So he put together a peace offering of money, jewels and cattle, entrusted them to his servants and added, “When Esau my brother meets you and asks you, ‘Whose are you? Where are you going? Whose are these things before you?’, you shall say, ‘They are your servant Jacob’s – a present sent to my lord Esau'” (Gen. 32:18-19).
Note that Jacob mentions three questions (“Who do you belong to?” “Where are you going?” “Whose are these things?”) but he equips the servants with an answer only to the third and not to the others.
The actual questions are echoed in Pirkei Avot 3:1 in the famous saying of Akavya ben Mahalalel, “Look at three things and you will not come into the power of transgression – Where do you come from? Where are you going? Before whom will you have to give account and reckoning?”
In Esau’s case, Jacob had the instinct to know that only the non-philosophical question, the one about the material gifts, would have any meaning. After all, was not the brothers’ initial estrangement about material things – lentil soup when Esau was famished, and prosperity as the choicest blessing?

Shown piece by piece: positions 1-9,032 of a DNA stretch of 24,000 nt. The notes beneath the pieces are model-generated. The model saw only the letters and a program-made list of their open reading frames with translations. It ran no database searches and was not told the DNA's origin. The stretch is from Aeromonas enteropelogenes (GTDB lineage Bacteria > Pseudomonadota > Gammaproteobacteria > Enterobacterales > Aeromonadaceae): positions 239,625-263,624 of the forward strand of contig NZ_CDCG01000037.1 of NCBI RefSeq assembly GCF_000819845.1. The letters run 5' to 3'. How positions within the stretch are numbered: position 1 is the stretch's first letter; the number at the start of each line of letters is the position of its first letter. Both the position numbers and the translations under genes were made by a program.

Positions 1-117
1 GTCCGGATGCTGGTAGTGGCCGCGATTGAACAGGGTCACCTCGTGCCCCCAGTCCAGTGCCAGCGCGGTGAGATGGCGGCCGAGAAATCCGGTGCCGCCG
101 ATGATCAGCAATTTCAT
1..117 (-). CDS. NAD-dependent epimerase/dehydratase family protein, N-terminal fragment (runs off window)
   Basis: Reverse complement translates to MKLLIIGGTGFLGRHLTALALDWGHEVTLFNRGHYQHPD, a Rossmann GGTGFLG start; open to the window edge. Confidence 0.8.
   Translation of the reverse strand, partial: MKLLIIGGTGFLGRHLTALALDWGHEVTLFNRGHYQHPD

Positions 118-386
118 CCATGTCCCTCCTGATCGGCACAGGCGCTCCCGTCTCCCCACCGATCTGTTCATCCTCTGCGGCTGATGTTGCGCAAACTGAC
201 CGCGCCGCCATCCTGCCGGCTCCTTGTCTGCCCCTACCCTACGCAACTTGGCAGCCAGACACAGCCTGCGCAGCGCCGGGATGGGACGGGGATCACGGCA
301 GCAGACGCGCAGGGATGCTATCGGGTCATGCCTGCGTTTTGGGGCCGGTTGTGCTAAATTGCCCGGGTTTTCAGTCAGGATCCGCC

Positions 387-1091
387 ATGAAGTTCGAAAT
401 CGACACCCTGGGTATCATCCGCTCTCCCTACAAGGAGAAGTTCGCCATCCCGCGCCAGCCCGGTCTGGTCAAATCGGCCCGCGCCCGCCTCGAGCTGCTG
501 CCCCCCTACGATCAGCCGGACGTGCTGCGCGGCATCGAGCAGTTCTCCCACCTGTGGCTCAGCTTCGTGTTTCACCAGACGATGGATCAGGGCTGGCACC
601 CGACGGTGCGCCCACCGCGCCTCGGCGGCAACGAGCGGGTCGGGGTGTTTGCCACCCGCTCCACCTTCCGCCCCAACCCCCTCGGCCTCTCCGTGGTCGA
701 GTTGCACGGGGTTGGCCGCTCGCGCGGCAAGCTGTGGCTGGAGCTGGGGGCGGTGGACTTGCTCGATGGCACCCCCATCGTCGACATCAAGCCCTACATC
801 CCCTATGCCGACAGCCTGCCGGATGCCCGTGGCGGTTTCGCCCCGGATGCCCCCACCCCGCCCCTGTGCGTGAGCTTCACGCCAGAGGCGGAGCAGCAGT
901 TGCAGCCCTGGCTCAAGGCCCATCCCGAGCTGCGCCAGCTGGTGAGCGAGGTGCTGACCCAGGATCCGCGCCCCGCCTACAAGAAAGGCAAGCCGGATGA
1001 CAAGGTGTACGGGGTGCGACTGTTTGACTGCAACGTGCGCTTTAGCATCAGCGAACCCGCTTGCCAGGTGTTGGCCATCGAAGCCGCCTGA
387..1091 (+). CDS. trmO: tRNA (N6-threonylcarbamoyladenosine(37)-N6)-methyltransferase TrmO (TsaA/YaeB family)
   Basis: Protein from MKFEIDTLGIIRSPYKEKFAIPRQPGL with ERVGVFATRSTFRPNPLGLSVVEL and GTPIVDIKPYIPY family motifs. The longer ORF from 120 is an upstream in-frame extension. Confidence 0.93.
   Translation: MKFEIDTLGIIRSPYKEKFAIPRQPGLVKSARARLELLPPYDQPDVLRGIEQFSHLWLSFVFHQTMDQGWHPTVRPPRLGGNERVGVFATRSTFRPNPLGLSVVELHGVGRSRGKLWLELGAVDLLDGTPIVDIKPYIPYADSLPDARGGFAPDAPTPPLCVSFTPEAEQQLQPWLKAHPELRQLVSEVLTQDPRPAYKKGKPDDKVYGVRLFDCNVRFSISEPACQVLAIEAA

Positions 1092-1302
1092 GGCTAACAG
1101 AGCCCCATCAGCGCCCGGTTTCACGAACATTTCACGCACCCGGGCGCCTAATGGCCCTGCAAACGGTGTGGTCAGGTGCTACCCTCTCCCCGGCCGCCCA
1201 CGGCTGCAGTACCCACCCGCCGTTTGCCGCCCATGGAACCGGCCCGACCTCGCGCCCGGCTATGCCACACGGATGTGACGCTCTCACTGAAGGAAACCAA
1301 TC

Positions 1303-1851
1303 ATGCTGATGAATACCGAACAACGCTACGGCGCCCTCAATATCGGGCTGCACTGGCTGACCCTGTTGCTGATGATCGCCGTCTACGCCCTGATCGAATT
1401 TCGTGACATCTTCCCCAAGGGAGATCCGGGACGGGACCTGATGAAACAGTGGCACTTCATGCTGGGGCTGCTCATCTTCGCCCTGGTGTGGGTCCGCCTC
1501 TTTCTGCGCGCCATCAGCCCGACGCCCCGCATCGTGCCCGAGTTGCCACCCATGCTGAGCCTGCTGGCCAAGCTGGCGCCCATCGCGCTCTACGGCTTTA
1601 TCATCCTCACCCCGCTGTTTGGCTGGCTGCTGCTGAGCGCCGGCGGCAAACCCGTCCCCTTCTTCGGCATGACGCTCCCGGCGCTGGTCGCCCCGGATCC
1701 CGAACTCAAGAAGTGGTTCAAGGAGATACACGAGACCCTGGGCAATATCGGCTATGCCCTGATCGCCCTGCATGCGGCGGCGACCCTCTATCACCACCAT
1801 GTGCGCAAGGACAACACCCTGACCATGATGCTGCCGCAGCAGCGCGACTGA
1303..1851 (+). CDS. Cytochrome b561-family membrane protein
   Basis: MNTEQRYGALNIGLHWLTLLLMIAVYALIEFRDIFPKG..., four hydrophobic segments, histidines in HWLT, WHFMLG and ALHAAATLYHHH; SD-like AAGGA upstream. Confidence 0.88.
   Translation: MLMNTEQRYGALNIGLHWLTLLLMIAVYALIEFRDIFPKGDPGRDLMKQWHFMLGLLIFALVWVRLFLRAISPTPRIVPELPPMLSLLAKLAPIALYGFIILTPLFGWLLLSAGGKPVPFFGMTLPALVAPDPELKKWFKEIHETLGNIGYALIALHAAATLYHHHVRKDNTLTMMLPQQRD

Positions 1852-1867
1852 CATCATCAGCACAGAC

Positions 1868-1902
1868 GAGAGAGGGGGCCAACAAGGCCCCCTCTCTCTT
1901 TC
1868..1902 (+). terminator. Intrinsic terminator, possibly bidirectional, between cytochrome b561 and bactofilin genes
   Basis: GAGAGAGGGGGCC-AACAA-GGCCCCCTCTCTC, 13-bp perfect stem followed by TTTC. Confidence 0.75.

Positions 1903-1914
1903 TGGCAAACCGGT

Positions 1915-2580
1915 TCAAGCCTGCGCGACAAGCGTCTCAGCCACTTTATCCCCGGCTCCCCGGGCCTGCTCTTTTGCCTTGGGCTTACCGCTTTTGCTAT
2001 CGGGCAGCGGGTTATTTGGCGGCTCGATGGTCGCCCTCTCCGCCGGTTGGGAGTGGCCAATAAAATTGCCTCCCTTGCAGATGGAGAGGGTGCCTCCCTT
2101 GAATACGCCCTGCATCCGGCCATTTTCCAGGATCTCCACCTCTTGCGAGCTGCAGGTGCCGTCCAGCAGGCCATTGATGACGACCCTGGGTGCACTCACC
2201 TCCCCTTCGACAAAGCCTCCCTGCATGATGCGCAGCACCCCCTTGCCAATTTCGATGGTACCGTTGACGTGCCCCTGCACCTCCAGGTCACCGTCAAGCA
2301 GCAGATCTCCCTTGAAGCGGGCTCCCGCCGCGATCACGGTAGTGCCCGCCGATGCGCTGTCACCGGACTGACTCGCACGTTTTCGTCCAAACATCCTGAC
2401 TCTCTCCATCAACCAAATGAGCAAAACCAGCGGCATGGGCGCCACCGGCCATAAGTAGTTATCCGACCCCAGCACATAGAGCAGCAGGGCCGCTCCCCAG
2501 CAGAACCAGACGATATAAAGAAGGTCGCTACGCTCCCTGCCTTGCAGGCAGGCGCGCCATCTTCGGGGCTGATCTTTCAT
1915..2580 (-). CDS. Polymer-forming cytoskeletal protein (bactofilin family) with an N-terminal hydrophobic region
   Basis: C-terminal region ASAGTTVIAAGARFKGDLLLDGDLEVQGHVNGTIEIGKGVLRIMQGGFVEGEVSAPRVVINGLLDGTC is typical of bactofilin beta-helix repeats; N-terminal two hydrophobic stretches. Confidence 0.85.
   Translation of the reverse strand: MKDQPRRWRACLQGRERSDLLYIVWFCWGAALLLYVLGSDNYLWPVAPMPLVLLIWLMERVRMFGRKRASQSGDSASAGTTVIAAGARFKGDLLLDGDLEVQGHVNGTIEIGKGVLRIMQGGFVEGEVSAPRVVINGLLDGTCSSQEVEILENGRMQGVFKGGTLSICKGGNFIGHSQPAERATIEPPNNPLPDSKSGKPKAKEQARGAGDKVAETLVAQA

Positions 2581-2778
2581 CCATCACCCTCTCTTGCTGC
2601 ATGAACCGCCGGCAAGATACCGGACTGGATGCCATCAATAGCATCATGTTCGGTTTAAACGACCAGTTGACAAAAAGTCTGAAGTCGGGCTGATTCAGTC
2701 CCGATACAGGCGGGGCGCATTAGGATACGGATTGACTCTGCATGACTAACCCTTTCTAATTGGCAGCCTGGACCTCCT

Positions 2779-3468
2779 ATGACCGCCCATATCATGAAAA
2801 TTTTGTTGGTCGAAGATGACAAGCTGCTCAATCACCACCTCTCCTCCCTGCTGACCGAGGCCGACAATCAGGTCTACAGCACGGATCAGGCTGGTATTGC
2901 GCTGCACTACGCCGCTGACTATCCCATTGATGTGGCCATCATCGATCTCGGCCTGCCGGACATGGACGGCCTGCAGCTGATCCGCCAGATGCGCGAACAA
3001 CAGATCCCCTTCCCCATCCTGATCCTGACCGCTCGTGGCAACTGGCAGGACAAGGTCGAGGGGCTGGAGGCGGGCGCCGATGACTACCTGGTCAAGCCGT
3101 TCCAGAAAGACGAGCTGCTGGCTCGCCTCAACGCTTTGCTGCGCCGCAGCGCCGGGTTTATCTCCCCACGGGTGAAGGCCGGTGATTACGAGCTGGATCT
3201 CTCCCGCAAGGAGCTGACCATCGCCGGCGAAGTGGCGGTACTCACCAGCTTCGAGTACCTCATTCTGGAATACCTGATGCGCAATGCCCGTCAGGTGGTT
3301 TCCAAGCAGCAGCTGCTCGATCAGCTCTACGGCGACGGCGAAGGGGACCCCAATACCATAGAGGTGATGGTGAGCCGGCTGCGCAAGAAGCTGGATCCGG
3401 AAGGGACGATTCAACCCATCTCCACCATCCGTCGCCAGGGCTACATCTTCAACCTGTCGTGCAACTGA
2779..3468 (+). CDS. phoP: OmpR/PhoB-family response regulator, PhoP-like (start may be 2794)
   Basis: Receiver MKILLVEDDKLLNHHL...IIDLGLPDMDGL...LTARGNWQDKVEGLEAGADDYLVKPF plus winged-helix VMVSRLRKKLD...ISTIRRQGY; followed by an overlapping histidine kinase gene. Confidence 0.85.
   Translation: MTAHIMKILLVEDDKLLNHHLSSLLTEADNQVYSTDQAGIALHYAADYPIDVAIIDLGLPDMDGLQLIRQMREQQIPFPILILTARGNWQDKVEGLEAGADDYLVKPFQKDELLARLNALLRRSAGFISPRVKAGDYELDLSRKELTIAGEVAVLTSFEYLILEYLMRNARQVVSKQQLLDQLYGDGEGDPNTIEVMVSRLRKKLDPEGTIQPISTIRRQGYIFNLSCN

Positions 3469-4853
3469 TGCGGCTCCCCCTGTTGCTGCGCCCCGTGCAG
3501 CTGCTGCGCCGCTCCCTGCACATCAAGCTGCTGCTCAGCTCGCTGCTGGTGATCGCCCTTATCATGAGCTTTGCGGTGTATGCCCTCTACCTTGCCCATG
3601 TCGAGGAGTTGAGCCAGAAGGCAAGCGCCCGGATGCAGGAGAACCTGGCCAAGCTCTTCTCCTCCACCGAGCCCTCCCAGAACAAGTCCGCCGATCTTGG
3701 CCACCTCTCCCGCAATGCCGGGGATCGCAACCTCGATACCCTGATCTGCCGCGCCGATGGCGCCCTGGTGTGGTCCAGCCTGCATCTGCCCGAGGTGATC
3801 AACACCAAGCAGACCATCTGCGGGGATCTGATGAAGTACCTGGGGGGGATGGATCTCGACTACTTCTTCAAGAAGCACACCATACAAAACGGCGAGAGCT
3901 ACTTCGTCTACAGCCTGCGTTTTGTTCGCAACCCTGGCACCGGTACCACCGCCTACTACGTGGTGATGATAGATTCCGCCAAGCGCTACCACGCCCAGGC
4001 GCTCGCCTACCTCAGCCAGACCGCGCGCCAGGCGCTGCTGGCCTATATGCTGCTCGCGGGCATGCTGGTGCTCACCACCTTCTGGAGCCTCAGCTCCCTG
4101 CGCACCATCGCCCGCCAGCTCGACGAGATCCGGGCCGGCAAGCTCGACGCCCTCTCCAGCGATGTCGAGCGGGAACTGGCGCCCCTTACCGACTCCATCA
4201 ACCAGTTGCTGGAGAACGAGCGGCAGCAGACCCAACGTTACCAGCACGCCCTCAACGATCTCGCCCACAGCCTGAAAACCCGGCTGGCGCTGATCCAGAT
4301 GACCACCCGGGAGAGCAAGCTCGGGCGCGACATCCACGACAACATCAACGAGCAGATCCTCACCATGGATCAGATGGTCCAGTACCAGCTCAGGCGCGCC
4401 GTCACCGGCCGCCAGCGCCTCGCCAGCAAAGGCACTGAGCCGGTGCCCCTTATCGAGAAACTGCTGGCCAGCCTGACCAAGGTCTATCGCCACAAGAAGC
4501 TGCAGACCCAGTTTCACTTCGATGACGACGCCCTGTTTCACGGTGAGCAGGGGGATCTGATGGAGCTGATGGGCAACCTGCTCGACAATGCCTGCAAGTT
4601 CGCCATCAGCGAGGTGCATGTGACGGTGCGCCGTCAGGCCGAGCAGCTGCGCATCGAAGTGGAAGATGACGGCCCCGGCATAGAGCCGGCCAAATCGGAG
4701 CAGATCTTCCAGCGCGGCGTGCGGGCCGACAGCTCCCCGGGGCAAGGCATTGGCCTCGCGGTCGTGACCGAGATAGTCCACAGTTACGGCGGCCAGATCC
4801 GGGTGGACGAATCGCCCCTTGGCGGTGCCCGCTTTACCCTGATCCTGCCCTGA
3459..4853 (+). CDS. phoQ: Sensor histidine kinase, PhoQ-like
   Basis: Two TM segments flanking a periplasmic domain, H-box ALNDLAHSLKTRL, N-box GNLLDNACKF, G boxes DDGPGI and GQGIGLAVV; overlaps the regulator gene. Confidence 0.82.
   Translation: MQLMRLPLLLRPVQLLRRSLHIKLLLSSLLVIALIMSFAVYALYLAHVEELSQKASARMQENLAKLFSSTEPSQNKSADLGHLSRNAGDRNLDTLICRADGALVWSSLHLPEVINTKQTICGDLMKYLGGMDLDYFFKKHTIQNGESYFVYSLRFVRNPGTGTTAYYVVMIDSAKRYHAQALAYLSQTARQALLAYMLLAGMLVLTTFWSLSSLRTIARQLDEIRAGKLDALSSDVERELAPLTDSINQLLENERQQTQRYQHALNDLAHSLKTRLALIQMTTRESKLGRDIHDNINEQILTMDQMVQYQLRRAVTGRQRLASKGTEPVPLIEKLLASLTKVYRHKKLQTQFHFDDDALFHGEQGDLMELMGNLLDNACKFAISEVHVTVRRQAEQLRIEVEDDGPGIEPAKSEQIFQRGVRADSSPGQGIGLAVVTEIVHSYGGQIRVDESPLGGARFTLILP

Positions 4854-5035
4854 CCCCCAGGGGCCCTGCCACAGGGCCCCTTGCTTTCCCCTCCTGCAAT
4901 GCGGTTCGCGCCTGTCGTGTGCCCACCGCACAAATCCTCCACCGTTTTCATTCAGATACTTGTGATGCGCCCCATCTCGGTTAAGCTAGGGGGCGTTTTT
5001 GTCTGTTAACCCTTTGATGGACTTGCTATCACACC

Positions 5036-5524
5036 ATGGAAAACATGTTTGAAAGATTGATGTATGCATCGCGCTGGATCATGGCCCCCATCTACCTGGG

Esau might utter philosophical questions but probably only as a matter of course. What really interested him was much more concrete than concepts.
We, however, as the descendants of Jacob, know that whilst possessions matter, in the long run what is really worthwhile is higher than all the money, jewels and cattle in the world.
To understand yourself (“Who do you belong to?”) and to have a sense of destiny (“Where are you going?”) – this is what the family of Jacob have always rightly prized.